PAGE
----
It might be claimed that the skyscraper was born in Chicago, exploiting the invention of the elevator (lift) and the metal-framed structure. William Le Baron Jenney's pioneering use of the steel skeleton led to other developments, notably those of Burnham & Root. One of the most important early buildings of the Chicago School was the Marshall Field Wholesale Store (1885–7—demolished) by H. H. Richardson, a massive round-arched building clad in rock-faced rustication, the precedent for a new type of monumental architecture, freed from Classical or Renaissance Historicism. Adler and Sullivan's Auditorium Building (1887–9) clearly owed much stylistically to Richardson's model, but the structure was much more innovative. Burnham & Root's Monadnock Building (1889–91) was the last of the tall buildings with load-bearing outer walls almost devoid of ornament. The metal frame for skyscrapers was first expressed on the elegant exterior in Burnham & Co.'s Reliance Building (1894–5), the designer of which was Atwood. Sullivan's Schlesinger & Mayer Department Store of 1899 and 1903–4 (now Carson, Pirie, & Scott) was probably one of the most important buildings of the Chicago School expressing the underlying skeleton and exploiting the Chicago window to the full.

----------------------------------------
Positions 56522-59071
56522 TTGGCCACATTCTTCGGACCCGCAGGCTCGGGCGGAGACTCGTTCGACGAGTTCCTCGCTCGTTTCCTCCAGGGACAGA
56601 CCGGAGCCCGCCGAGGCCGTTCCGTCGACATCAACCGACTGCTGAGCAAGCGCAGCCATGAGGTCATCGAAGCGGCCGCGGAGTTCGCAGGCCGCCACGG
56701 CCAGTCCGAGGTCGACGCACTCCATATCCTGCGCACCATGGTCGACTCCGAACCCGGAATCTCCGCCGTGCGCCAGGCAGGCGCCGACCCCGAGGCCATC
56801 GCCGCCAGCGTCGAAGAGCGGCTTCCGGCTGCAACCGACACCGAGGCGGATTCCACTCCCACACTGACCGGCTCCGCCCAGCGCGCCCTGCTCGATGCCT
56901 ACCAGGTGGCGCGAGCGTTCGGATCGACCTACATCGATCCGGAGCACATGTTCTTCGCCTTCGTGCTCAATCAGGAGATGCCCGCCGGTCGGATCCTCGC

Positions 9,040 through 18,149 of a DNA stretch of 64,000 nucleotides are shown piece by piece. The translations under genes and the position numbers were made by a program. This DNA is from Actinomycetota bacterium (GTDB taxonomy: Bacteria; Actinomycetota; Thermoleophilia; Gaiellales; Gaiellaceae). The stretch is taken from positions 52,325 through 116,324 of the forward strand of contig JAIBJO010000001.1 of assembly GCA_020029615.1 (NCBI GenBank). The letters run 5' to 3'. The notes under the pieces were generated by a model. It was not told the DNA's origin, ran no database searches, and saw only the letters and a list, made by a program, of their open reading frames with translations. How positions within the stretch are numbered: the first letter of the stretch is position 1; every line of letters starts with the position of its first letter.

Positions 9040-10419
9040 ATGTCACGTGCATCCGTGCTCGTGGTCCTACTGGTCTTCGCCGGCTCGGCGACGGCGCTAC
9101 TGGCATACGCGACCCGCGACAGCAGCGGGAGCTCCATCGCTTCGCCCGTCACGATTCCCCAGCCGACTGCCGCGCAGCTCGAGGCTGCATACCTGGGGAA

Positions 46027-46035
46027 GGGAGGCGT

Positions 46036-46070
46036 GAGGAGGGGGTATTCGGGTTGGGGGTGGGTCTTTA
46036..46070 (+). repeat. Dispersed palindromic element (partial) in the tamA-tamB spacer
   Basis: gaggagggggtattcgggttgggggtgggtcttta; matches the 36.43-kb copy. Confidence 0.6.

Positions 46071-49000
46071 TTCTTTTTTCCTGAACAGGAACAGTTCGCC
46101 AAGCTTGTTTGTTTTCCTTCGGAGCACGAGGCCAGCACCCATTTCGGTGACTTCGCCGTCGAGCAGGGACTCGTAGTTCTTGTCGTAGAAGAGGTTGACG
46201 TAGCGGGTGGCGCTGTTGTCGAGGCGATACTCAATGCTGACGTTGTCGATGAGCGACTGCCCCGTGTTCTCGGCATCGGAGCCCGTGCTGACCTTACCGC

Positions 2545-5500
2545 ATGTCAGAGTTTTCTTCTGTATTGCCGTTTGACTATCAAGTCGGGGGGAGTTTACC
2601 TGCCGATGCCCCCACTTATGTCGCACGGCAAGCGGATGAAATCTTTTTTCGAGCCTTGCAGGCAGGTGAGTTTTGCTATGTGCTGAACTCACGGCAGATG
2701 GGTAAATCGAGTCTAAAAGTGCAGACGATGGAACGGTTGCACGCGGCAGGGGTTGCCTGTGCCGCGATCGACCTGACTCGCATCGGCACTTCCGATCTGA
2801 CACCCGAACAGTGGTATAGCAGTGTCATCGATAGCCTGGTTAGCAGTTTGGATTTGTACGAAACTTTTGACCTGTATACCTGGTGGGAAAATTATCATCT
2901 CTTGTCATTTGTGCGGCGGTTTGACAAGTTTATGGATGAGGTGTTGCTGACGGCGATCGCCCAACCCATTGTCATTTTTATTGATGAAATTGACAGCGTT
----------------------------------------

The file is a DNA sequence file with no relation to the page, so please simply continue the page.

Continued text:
Charernbhak (1984);Condit (1952, 1960, 1961, 1964, 1968);Peisch (1964);Randall (1949);Tallmadge (1941);Jane Turner (1996)
Subjects: Art — Architecture.